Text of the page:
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[18 Dec 2017 | No Comment | 8 views ]

Bennelong was hardly a normal by-election. In most by-elections, the sitting member has decamped for a cushy job outside the parliament, which is why voters normally punish the incumbent party with a swing in the order of 5 per cent. This time, the sitting member was running again so Bennelong was more along the lines of a general election, only in just one seat.
Still, Malcolm Turnbull will ­believe that, like the earlier New ­England result, this victory is a vindication, and that nothing much needs to change. So there’ll be …

Featured »

[15 Dec 2017 | No Comment | 8 views ]

The Australian Republic Movement will today announce establishment of a high-level advisory panel, comprising a diverse group from politics, business, academia, media and the law.
The group of eminent republicans includes former parliamentarians from across the political divide: Labor leader Kim Beazley, Victorian premier Steve Bracks, Nationals leader Tim Fischer and Liberal Senate leader Robert Hill.
The Australian Republic Advisory Panel will act as patrons for the republican cause, provide guidance on legal and constitutional issues and advise on campaign strategy and tactics.
The other appointments are: book publisher Louise …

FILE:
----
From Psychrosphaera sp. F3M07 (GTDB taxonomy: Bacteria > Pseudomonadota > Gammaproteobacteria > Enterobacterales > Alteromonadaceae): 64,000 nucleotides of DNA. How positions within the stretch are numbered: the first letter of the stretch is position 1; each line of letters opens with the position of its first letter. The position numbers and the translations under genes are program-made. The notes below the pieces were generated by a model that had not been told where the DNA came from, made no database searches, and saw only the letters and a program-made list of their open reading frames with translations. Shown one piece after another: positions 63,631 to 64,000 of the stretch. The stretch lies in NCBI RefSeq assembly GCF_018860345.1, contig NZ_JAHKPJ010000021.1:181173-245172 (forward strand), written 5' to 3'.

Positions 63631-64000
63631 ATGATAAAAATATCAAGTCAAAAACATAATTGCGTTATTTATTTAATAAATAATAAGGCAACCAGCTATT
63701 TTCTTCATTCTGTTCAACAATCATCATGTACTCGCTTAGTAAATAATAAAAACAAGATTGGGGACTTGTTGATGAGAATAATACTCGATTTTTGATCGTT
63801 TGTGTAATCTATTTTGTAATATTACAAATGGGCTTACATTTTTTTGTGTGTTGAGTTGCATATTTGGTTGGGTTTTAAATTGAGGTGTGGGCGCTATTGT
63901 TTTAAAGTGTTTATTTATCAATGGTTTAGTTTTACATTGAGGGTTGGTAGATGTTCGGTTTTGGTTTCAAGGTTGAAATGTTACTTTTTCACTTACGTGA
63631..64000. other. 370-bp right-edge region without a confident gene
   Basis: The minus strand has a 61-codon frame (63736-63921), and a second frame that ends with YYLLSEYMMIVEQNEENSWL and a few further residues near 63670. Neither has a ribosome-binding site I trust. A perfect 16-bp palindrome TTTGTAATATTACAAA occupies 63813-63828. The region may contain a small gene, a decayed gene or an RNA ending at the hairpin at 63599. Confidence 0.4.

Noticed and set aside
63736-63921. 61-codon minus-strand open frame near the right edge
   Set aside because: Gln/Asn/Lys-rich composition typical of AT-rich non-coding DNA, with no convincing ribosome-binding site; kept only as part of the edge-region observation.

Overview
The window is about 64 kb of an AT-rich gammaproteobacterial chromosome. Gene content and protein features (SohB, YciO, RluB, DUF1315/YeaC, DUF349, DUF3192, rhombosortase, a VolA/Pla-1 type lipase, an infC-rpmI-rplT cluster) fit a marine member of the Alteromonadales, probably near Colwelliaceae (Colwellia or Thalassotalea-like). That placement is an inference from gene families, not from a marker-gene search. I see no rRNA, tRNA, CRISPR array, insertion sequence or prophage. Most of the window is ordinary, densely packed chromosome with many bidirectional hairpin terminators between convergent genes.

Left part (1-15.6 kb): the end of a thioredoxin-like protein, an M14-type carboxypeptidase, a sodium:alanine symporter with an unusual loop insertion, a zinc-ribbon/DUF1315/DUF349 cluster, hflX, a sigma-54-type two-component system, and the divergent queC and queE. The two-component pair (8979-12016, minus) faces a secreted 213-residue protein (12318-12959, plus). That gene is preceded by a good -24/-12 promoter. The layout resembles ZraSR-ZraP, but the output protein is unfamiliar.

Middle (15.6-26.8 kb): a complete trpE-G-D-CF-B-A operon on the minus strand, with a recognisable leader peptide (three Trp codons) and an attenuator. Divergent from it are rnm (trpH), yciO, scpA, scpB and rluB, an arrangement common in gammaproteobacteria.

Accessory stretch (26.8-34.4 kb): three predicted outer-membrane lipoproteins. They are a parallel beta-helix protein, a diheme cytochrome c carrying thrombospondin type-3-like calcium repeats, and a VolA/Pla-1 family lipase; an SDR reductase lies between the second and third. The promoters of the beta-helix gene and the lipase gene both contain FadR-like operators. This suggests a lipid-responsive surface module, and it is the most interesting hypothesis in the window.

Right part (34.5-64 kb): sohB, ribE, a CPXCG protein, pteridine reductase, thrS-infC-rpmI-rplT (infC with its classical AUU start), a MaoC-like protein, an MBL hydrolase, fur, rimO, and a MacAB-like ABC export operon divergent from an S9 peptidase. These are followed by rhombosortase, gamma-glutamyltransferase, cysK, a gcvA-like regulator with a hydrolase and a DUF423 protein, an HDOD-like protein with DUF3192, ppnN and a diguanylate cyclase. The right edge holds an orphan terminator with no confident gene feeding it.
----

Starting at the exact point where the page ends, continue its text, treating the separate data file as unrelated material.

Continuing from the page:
Reviews »

[9 Dec 2017 | No Comment | 16 views ]

‘Monash and Chauvel: How Australia’s Two Greatest Generals Changed the Course of World History’
By Roland Perry
Allen & Unwin, 567pp, $34.99
The legend of Gallipoli may never be eclipsed but recent celebrations have accentuated the heroes of the Western Front and the Middle East. The gallantry and sacrifice of our Diggers is legendary but we should also honour two of World War I’s most outstanding field commanders, both Australians: John Monash and Harry Chauvel.
In this fine book about the two Aussie generals, Roland Perry cogently argues that the Anzacs’ experience at Gallipoli …

Columns »

[4 Dec 2017 | 2 Comments | 49 views ]

Ross Fitzgerald
After the euphoria of Saturday night’s big win for Barnaby Joyce comes today’s Newspoll and, with it, once more, Malcolm Turnbull is back to a zombie prime ministership. To succeed, Turnbull needs big policy changes and big personnel changes that, temperamentally, he just can’t deliver.
More fundamentally, he’s doomed by his history. In a democracy, the top job is the gift of the people, not the politicians, and you can’t seize the job from the people’s choice and expect to overcome that dishonour.
Paul Keating just got away with politically …

Columns »

[21 Nov 2017 | No Comment | 40 views ]

Go Now, Mr Turnbull. Just Go
A prime minister who would rather not face the Parliament is a leader in terminal trouble. Let’s face it, PMs owe their position to their command of the party room and of the House of Representatives. But Malcolm Turnbull’s fear of both shows that his leadership has, at best, become a day-to-day proposition.
The government’s excuse for putting off the parliament just doesn’t wash. House leader Christopher Pyne says that all the parliament has to consider before Christmas is same sex marriage and …

Columns »

[21 Nov 2017 | No Comment | 20 views ]

The Light on the Hill and the Gink’s Revenge
by Ross Fitzgerald
Mythologising in politics rarely survives intact when confronted with the results of sober historical research.